Physical and Mental Health Improve

Whether when setting boundaries with other people or with ourselves – how we spend money, how we use technology, how we care for our bodies, setting boundaries that prioritize our well-being improves all areas of our life.

Prior to setting healthy boundaries, you may have noticed that your “brain has difficulty shutting down, constantly replaying thoughts, worrying about having enough time” and thus our sleep is affected and our stress-levels continue to ramp up. Tawwab shares that common presentations of boundary issues are poor self-care, resentment, feelings of being overwhelmed and avoidance.

A core part of why your brain won’t turn off is because you don’t know what is around the corner, and since you don’t have firm boundaries that honor your needs, you don’t trust yourself to say no, and thus you are dreading tomorrow, dreading the next work project, relationship conflict, etc., etc., etc.

When we have confidence in our ability to set healthy boundaries with others, it is important to make sure we set healthy boundaries with ourselves.

“The ability to say no to yourself is a gift.”

When we can respond to our needs and wants, but not react to our impulses and urges, we are caring for ourselves well. This is setting a boundary. When we have priorities in our lives, the response to quell the urges when they arise is easier because we have a motivation to honor the boundary. Each of our decisions, small or large – squeezing in one more appointment into an already busy day, saying yes to the extra project to try and impress the boss even at the expense of your sleep – affect the quality of our lives, but at the core when we say yes to the two examples just mentioned, we are dishonoring our boundaries.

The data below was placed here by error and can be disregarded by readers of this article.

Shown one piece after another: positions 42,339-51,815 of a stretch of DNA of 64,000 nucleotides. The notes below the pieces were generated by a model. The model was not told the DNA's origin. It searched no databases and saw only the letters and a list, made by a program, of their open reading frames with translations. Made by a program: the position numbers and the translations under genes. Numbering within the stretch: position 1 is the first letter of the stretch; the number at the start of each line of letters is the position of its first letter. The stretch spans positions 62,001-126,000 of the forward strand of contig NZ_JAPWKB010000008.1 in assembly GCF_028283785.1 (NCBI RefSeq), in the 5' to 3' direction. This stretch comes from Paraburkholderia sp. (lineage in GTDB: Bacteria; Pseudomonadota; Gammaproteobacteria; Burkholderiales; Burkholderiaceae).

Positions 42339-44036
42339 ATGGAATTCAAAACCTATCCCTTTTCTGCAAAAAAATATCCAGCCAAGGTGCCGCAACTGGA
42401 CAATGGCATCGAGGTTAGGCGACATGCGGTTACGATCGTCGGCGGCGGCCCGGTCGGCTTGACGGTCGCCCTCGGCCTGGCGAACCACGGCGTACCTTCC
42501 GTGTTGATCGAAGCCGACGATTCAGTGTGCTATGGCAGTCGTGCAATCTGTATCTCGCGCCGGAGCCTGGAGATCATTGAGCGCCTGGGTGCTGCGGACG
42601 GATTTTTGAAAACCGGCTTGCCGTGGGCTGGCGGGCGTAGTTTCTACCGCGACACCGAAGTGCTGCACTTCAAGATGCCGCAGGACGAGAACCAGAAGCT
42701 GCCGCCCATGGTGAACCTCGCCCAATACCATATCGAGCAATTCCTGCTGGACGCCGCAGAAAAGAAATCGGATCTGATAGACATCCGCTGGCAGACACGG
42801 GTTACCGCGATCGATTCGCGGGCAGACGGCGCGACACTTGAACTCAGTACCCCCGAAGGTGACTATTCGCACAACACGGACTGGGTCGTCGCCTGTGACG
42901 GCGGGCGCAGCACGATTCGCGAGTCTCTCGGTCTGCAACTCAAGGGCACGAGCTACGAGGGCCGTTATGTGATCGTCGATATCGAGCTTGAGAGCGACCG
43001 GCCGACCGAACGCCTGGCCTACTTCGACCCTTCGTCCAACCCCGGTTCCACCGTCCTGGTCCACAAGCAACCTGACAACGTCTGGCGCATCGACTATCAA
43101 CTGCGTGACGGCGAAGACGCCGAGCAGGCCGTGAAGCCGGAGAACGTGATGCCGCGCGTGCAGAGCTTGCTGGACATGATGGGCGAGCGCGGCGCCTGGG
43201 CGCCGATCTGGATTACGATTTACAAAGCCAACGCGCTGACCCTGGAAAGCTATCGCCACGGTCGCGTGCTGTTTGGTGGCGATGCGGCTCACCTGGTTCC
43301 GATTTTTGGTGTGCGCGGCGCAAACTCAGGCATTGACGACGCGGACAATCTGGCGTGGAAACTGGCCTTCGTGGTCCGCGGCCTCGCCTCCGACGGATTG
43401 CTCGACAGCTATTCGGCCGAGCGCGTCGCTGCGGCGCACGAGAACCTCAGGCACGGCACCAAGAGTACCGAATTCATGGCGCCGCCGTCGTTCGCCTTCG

Other examples of setting boundaries for yourself include the treatment you allow from others, the people you allow in your life and yes, your thoughts. I share this last item with you because yet again, we see how mindfulness comes into play to deepen our true contentment. In this case when we have control of our thoughts, an ability that is strengthened through meditation and other mindfulness practices, we begin to strengthen our self-awareness, we begin to gain clarity and thus decision making becomes evermore easier. Not easy, mind you, because setting boundaries never involves a guilt-free scenario Nedra reminds, but easier. “There is no such thing as guilt-free boundaries. Guilt is part of this process.” And this next insight she shared spoke volumes of truth, “Guilt typically happens as a result of thinking that what we are doing is ‘bad’. It comes from your programming about telling people what you need or want.” And guess what? Guilt is merely a feeling. I say merely because all feelings are temporary, fleeting, and the guilt you feel, so long as the boundary you are setting is honoring what you need, will not stay around for long. It has been my experience that as Tawwab teaches, the guilt, when I examine it, arises from my life journey not reflecting what others understand, nor want for their life, which I then tell myself, their life is not my journey and I have to live my life as they have the opportunity to live theirs.